"This book presents practical advice, gained from first-hand experience, on the organic management of top bar hives. This book will serve as an excellent guide to the ever-growing number of beekeepers that utilizes less intrusive management schemes such as top bar hives. Thanks to Les and Heather for their efforts to provide sound advice on natural ways to keep bees."--Dr. Jeff Pettis, USDA-ARS

ForeWord Reviews-
"Farmers who seek a guide to hive maintenance told through a thoughtful personal narrative will benefit from the discussion of this topbar style of beekeeping. The first-person style of the book allows a window into the practices of the topbar beekeeper while conveying a wealth of knowledge and a well-researched comparison of hive practices. The book is appropriate for beginning beekeepers as well as those experienced but looking for information on natural and organic beekeeping practices. The book's ten sections discuss optimal practices of an organic beekeeper juxtaposed with discussion of industry standard practices and their drawbacks. Each section contains stories of the authors' successes and failures as well as diagrams and pictures to explain everything from hive design to plant species for optimal pollination. Whether the reader is looking to start their own hive or simply increase their knowledge of honeybees, the book provides interesting and detailed discussions of all aspects of raising them. Crowder and Harrell offer not only advice on how to get started, but an in-depth discussion of all aspects of keeping a hive, from bee capture, breeding, and selection to honey processing. They have crafted a book that is both informative and engaging, filled with introspective advice and practical knowledge."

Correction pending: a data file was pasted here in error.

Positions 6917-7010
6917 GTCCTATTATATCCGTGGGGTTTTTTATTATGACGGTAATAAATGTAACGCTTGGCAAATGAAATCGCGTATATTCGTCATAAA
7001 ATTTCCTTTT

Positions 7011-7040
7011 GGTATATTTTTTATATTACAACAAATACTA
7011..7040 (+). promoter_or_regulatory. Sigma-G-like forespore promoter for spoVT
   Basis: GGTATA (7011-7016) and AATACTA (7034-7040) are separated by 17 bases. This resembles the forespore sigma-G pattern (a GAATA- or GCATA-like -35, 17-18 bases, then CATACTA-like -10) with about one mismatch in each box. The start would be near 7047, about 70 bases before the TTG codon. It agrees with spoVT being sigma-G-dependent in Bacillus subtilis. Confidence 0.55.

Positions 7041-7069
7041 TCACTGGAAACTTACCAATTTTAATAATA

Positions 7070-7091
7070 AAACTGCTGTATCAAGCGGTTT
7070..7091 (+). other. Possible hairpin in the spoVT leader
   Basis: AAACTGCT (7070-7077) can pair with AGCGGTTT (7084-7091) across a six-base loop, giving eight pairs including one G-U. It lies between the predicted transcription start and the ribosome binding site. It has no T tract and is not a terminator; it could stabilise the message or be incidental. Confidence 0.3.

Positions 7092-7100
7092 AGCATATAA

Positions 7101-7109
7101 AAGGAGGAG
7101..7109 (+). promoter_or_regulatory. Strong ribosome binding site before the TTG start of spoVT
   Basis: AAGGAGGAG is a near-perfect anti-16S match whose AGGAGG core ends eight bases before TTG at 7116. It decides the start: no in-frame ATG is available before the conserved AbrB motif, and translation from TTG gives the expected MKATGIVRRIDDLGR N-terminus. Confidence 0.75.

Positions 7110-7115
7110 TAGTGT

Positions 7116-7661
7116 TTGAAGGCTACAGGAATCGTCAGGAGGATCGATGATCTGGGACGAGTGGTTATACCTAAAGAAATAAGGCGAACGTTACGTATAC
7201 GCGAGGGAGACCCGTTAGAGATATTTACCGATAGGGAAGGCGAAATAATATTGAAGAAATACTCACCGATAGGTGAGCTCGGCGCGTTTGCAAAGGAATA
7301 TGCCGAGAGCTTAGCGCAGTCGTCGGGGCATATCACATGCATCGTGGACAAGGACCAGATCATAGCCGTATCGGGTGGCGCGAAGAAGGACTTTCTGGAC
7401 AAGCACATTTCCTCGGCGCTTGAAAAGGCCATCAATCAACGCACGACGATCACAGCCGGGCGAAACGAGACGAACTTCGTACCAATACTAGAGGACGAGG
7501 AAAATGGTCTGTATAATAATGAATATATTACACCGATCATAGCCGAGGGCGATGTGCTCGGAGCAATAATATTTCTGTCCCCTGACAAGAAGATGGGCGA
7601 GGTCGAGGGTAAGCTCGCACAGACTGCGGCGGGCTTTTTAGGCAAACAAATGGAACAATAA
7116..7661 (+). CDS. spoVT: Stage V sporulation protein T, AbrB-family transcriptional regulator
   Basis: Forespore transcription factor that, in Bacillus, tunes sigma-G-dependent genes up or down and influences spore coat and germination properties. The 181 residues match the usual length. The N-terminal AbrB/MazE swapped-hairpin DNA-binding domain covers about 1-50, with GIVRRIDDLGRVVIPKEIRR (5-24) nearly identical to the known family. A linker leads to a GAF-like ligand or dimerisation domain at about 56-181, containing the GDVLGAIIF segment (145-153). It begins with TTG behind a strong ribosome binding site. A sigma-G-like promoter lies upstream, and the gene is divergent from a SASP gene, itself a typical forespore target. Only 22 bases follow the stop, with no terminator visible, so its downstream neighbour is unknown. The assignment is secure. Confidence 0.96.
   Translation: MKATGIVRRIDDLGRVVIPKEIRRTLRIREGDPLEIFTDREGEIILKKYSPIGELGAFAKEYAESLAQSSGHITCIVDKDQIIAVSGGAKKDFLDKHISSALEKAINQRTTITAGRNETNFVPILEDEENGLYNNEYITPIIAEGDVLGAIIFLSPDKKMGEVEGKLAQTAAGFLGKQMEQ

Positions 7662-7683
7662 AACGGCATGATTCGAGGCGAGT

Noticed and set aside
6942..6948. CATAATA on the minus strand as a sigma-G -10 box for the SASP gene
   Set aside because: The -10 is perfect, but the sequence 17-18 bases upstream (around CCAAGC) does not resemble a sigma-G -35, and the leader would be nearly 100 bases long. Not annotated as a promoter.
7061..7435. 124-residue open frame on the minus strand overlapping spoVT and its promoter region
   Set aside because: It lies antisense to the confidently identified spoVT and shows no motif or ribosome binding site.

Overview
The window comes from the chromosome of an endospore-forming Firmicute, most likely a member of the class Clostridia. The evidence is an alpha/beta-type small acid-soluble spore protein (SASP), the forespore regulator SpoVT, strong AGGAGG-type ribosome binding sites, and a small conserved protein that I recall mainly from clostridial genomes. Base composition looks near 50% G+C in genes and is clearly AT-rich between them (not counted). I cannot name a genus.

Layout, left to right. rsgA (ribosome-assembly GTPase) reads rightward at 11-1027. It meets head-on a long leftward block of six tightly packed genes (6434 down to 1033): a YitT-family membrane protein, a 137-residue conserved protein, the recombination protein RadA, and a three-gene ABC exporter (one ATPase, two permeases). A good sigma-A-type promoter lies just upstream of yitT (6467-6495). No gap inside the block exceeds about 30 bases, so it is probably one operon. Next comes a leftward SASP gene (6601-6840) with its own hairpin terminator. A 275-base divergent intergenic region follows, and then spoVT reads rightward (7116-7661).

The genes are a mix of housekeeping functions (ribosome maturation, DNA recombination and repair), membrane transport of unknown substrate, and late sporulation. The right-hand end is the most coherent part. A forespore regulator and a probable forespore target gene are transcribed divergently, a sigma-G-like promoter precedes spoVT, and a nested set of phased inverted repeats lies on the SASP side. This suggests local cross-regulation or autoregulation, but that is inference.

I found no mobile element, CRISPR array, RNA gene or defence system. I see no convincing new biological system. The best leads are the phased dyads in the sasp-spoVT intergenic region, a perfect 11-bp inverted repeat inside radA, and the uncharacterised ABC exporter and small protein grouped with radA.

Publisher's Weekly-
"Cave drawings show beekeepers "smoking" their hives, preparing for insect interaction. Today's mass-produced honey relies mostly on the venerable Langstroth method of beekeeping, which has produced plenty of honey--but also has introduced plenty of chemicals into the process--through the years. Top-bar hives, named for the bars that run across their tops, are popular with bee beginners even though they produce less honey than Langstroth hives. But this account, the culmination of Crowder and Harrell's 40 years of top-bar beekeeping adventures, shows the reader their method's advantages: it avoids antibiotics, miticides, and other chemicals inherent to the conventional process. Crowder and his wife, Harrell, leave no comb unharvested as they take the top-bar aspirant from bee basics (stings, smoke, and hive transfers) through hive management (comb removal and feeding) to beneficial, and profitable, byproducts like beeswax. For those a bit lukewarm to the swarm, the book gives a fascinating insight into bees' elaborate organizational and geometry skills, and it may even make one reconsider buying mass-marketed, chemical-laced honey."